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The history of FORD-Kenya is essentially the history of multi-party politics in Kenya. Kenya was a one-party state until December 1991, when a special conference of the ruling Kenya African National Union (KANU) agreed to introduce a multiparty political system. An umbrella political grouping, the Forum for the Restoration of Democracy (FORD), had been formed in August 1991 by six opposition leaders to fight for change in the country. The six were Jaramogi Oginga Odinga, Phillip Gachoka, Ahmed Bamahariz, Salim Ndamwe, Masinde Muliro and George Nthenge. But President Daniel arap Moi had outlawed it, its leaders were under constant surveillance by security agents, and their meetings outlawed. Intimidation only eased after sustained pressure from the United Kingdom, the United States, and Scandinavian countries.

In August 1992, due to an internal power struggle over the leadership of FORD, the party split into two factions: FORD-Asili (led by Kenneth Matiba) and FORD-Kenya (led by Oginga Odinga). FORD-Kenya performed poorly in the general elections of 1992, coming a distant third behind KANU and FORD-Asili. The reelection of President Moi and KANU, both deeply unpopular, owed much to the division of the original FORD.

Odinga died in January 1994 and was succeeded as chairman of FORD-Kenya by Michael Wamalwa Kijana. At the time, FORD-Kenya's leadership included some of the top opposition leaders in Kenya, including lawyer James Orengo, economist Professor Peter Anyang' Nyong'o, Raila Odinga (the son of Oginga Odinga), Oburu Odinga (Raila's elder brother), environmentalist, and, later on, Nobel laureate, Wangari Maathai, and many others. But the party was headed for yet another split. Michael Wamalwa and Raila Odinga tussled over the leadership of FORD-Kenya for 2 years. In 1997, Wamalwa beat Odinga in free and fair party elections, precipitating a devastating tribal split that the party has yet to recover from. Raila, with a sizeable number of Luo MP's, left FORD-Kenya to join the National Development Party of Kenya (NDP). In the 1997 general elections, FORD-Kenya finished fourth, behind Raila's NDP.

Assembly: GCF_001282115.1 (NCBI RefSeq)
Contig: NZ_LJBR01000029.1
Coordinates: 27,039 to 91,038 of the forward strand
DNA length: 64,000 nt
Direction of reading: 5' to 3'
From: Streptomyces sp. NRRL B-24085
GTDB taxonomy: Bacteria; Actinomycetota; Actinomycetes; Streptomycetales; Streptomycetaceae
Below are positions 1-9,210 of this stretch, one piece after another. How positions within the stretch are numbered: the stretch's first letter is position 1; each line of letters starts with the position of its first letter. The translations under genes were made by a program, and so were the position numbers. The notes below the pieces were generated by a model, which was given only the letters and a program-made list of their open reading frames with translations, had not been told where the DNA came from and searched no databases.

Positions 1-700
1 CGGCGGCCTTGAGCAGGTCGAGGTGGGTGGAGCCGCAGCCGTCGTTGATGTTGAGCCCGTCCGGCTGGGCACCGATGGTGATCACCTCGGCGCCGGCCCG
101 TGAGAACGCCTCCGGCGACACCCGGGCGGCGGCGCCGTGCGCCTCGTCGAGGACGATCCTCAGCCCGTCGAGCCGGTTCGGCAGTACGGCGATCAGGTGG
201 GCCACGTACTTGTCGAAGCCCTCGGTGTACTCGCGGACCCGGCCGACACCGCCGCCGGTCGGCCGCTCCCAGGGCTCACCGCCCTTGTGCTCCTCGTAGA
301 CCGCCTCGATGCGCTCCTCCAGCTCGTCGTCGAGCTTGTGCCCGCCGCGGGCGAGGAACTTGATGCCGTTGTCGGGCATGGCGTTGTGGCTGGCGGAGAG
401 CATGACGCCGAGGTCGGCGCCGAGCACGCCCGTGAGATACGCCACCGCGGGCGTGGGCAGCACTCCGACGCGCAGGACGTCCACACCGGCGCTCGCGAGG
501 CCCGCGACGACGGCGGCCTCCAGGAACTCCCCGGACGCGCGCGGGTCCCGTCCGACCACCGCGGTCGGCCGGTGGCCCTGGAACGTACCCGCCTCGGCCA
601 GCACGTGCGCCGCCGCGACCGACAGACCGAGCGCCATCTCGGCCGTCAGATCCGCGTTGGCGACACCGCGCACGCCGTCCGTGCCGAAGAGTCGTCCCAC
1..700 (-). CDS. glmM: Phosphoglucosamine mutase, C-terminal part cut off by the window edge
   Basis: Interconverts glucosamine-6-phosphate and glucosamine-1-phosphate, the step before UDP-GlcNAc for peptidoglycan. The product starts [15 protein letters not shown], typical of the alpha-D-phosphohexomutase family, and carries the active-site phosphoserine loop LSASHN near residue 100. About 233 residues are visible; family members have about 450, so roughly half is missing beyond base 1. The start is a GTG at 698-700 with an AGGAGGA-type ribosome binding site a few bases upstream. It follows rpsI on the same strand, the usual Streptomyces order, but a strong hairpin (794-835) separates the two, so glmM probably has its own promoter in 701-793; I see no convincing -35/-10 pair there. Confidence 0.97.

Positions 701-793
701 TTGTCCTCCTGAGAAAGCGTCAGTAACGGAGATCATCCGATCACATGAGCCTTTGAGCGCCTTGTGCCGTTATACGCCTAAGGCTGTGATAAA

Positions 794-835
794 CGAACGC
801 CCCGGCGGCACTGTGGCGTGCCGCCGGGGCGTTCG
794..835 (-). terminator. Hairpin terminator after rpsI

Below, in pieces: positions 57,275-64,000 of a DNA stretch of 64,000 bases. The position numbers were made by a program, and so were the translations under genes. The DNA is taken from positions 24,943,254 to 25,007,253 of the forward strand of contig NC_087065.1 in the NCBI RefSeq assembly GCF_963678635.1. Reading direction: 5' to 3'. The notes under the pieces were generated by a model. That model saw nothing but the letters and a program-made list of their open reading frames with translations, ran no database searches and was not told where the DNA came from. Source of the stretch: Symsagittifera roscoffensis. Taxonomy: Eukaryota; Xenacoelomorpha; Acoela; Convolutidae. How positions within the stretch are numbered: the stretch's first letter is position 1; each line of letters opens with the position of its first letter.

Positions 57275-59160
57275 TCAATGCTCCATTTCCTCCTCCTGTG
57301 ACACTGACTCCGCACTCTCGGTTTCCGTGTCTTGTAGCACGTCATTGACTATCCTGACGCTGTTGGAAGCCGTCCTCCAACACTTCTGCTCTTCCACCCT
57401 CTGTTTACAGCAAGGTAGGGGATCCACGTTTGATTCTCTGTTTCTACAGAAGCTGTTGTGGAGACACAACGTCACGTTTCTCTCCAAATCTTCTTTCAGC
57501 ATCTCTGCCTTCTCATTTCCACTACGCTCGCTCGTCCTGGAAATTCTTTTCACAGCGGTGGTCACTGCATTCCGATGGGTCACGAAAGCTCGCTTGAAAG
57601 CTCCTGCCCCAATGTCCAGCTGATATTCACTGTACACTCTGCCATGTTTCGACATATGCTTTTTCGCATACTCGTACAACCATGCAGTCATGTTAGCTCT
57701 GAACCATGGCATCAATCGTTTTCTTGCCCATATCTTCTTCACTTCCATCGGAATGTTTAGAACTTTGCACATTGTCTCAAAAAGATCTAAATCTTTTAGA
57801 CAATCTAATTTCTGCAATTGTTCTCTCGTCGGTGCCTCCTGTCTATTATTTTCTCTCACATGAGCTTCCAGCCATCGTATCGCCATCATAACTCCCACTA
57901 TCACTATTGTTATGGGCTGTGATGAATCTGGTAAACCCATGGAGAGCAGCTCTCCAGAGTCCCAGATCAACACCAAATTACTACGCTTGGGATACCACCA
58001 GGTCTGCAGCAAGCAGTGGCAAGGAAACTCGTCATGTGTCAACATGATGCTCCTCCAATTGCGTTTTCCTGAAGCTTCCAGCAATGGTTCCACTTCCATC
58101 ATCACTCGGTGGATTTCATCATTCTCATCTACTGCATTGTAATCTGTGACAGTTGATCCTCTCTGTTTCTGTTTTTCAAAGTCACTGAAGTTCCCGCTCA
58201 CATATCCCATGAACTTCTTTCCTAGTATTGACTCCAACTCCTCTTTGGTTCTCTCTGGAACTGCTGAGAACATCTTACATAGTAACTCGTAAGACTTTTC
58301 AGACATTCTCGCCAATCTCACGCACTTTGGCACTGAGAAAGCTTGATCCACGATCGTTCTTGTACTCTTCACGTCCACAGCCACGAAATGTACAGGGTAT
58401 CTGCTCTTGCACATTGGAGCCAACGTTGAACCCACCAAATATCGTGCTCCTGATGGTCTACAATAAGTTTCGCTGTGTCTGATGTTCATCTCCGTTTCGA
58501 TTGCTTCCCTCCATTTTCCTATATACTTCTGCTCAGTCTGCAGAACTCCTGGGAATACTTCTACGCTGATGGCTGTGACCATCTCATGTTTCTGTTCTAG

2002 Elections

Kenya's opposition political parties finally put their differences behind them in the run-up to the 2002 general elections, fielding one candidate, Mwai Kibaki, for the presidency. Kibaki defeated the KANU candidate, Uhuru Kenyatta, and formed a government of national unity. He appointed FORD-Kenya's leader, Michael Wamalwa, to be vice president and gave a number of cabinet positions to FORD-Kenya MPs.

Michael Wamalwa Kijana died in London on 23 August 2003 after a long illness. After the funeral, FORD-Kenya elected Musikari Kombo to succeed Wamalwa, beating another FORD-Kenya MP, Dr. Mukhisa Kituyi, in the contest. With neither the charisma of Michael Wamalwa nor the crowd-pulling popularity of Raila Odinga, Kombo struggled to establish the party as an influential component of the ruling coalition. The party felt shortchanged after the death of Wamalwa, when the prized position of vice president was handed to the LDP's Moody Awori and a number of other appointments went the way of other parties. Kombo showed his mantle as the FORD-Kenya Chairman when he led his party MPs in rejecting their appointment to the newly reconstituted cabinet after the constitutional referendum of 2005. This forced President Mwai Kibaki to take Kombo and FORD-Kenya seriously and increase the number of FORD-Kenya cabinet ministers to 6 from 3 and acquire other senior civil service appointments for its party members. In March 2007, a breakaway party known as New Ford Kenya was registered by cabinet minister Soita Shitanda. Kituyi later joined the party. At the Kenyan general election, 2007, FORD-Kenya aligned with the newly created Party of National Unity led by President Kibaki. It ran, however, its own candidates in a number of constituencies and local authorities.

Kombo's tenure ended with the party suffering through numerous court cases trying to get a new leader. Eventually, Moses Wetangula became the leader of the party through a national delegates congress election.

In December 2012 it was one of four parties to enter into Coalition for Reforms and Democracy, alongside Raila Odinga's Orange Democratic Movement, Charity Ngilu's National Rainbow Coalition, and Kalonzo Musyoka's Wiper Democratic Movement – Kenya.

Currently FORD-Kenya is actively involved in the 2022 succession politics and is looking forward to front it's best candidates through water tight nominations and strategic intensive campaign caravans thereafter.

Key People In FORD-Kenya's History

George Kinuthia
Jaramogi Oginga Odinga
Phillip Gachoka
Ahmed Bamahariz
Salim Ndamwe
Salim Ndamwe
Masinde Muliro
George Nthenge
Michael Kijana Wamalwa
Paul Muite
Among many other notable heroes.

Current Party Leader

Moses Masika Wetangula